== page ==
Image: Bottega Veneta

Kering posted higher-than-expected sales for the fourth quarter of 2019, with revenues for the 3 month period rising 13.8 percent to 4.36 billion euros ($4.76 billion). For the year, as a whole, the Paris-based conglomerate, which owns Gucci, Balenciaga, Bottega Veneta, and Saint Laurent, among other fashion and luxury brands, reported that it generated more than $17 billion up 13.3 percent compared to its full year results for 2018, in light of its quest to “develop [its] Houses, executing flawlessly, and creating value” for consumers, according to chairman and CEO François-Henri Pinault.

Unlike its closest rival LVMH, which reports financial activity for its group as a whole, Kering breaks down the revenue for its top houses, thereby, shedding light on the workings of Gucci, by far its biggest label, Saint Laurent, and Bottega Veneta, in particular. Some highlights from the houses are as follows …  


Kering’s largest label Gucci sold more $817 million worth of leather goods in 2019. As MarketWatch asserts, Gucci’s results “will likely reassure the market, which has been worried of fading momentum at the brand after a few years of [extraordinary] growth.” The publication also pointed to 6.3 percent sales growth for Gucci in the fourth quarter in North America, “ returning to growth after a weak few quarters following an outcry after the release of a sweater that [was] likened to blackface.”

Following from leather goods, the second top-performing category for the Italian design house? Footwear, which is 17 percent of sales, followed by ready-to-wear at 13 percent. While another segment worth noting, according to Kering was travel retail, which “emerged as the fastest growing distribution sub-channel [in 2019], with an acceleration of the network refurbishment. Thanks to a dedicated organization within the Company, Gucci has been able to capture new market opportunities across new, targeted travel retail openings.” 

As for its customer base, 38 percent of Gucci’s sales in 2019 came from the Asia-Pacific region, followed by Western Europe (28 percent), North America (20 percent), and Japan (8 percent), and in terms of strategy, Kering states that “the focus on creating an increasingly emotional bond between Gucci and its clients has been one of the key drivers of its performance over the past five years.”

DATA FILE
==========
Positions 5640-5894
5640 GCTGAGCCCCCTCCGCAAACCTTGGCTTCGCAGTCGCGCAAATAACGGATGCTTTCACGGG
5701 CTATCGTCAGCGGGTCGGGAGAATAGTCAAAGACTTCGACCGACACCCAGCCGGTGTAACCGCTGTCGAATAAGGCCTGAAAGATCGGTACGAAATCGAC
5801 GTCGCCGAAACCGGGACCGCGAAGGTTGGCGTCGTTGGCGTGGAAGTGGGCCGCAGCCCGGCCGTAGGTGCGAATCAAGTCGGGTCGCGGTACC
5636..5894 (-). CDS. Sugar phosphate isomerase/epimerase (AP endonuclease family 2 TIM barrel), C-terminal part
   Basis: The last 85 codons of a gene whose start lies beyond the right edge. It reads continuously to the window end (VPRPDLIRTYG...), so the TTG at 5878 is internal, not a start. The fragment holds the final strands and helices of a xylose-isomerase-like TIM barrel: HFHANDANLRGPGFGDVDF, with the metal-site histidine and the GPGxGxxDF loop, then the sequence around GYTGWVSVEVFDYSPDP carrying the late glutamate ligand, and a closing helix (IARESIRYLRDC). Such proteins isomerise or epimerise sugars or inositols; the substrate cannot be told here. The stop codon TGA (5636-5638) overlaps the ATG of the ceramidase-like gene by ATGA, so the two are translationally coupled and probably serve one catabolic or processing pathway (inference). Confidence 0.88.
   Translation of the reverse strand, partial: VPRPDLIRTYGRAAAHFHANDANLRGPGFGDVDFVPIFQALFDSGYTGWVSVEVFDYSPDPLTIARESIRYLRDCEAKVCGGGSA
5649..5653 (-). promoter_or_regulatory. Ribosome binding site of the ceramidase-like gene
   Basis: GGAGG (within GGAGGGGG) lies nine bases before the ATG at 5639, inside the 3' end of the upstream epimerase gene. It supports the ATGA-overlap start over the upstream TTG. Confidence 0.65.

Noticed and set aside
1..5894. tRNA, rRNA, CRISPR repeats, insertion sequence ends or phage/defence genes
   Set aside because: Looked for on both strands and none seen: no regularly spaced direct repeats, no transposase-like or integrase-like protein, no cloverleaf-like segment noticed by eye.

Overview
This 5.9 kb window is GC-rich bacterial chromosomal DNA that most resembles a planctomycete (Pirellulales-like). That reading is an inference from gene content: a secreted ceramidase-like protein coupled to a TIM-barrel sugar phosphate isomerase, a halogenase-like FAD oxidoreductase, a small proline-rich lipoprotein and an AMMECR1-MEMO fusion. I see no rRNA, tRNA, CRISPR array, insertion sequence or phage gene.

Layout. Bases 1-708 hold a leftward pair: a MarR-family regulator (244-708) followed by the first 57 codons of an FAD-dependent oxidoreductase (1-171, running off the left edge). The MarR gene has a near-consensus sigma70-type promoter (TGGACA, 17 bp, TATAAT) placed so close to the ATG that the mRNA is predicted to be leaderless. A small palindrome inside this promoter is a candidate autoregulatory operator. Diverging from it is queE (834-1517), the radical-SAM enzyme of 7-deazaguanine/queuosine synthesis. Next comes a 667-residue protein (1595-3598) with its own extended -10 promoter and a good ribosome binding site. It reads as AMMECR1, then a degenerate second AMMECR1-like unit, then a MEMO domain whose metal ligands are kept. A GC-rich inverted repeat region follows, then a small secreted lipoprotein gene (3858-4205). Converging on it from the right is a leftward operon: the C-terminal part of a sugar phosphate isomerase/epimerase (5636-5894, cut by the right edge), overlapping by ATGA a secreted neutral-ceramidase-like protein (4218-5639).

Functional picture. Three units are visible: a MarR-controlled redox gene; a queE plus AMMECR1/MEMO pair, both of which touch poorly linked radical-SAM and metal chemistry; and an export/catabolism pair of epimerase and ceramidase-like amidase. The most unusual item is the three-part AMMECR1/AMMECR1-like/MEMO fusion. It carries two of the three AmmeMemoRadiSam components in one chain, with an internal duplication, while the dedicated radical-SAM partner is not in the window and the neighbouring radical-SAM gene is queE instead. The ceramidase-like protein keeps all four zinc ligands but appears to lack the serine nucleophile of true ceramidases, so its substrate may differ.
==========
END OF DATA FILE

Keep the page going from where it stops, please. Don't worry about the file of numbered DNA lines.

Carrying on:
Saint Laurent

Sales at Saint Laurent for full year 2019 amounted to $2.22 billion, up from $1.89 billion in 2018. In terms of the breakdown of sales per product category, much like Gucci, leather goods made up the bulk – or 69 percent of sales. This was followed by sales of creative director Anthony Vaccarrello’s ready-to-wear (13 percent) and shoes (10 percent), with the largest pool of consumers situated in Western Europe (35 percent), Asia-Pacific (28 percent), North America (24 percent), and Japan (7 percent). 

Of importance for the Paris-based brand is that it “reached the €2 billion revenue mark” for the first time, a “significant milestone,” per Kering, with its sales on its e-commerce site growing “dramatically” over the course of the year, thereby, “reinforcing the House’s position on the e-commerce market.”

Also worth noting: Saint Laurent’s “highly consistent strategy in terms of products, distribution and communication,” which will continue to come into play as the brand “continues to expand its retail distribution network in 2020, while reinforcing its online presence and focusing on building an excellent experience for its clients in every touchpoint with the brand.”

Bottega Veneta

Under the watch of a relatively new creative director (Daniel Lee) and CEO (Bartolomeo Rongone) team, Bottega Veneta reported growing revenues of $1.27 billion $1.20 billion for 2018, with a whopping 83 percent of sales for the leather goods-heavy brand coming from that category, followed by shoes (8 percent) and ready-to-wear (6 percent). The largest chuck of those sales came from the Asia-Pacific region (38 percent), with Western Europe coming in second with 29 percent, and then Japan with 15 percent. Interestingly, sales in North America were only 12 percent. 

In addition to noting the “immediately positive reception of the first new handbags [under the direction of Daniel Lee],” which were  introduced for the Spring 2019 collection (Maxi Cabat and The Pouch), likely thanks to widely gifting to and by influencers and fashion industry trend-setters. “The Pouch, for instance, became the fastest-selling bag in Bottega Veneta’s history, followed by the resounding success of Arco and Cassette,” per Kering. 

Still yet, Kering asserts, “Under his leadership and the creative direction of Daniel Lee, Bottega Veneta’s strategy aims to take the brand further into elegant and confident new realms by engaging with a broader, younger audience. The business and creative sides are working hand in hand to increase brand awareness,” and “a wider range of products appealing to an international clientele of men and women has gradually been integrated, all featuring Bottega Veneta’s sophisticated substance, craftsmanship, Italian glamour and eloquent discretion.”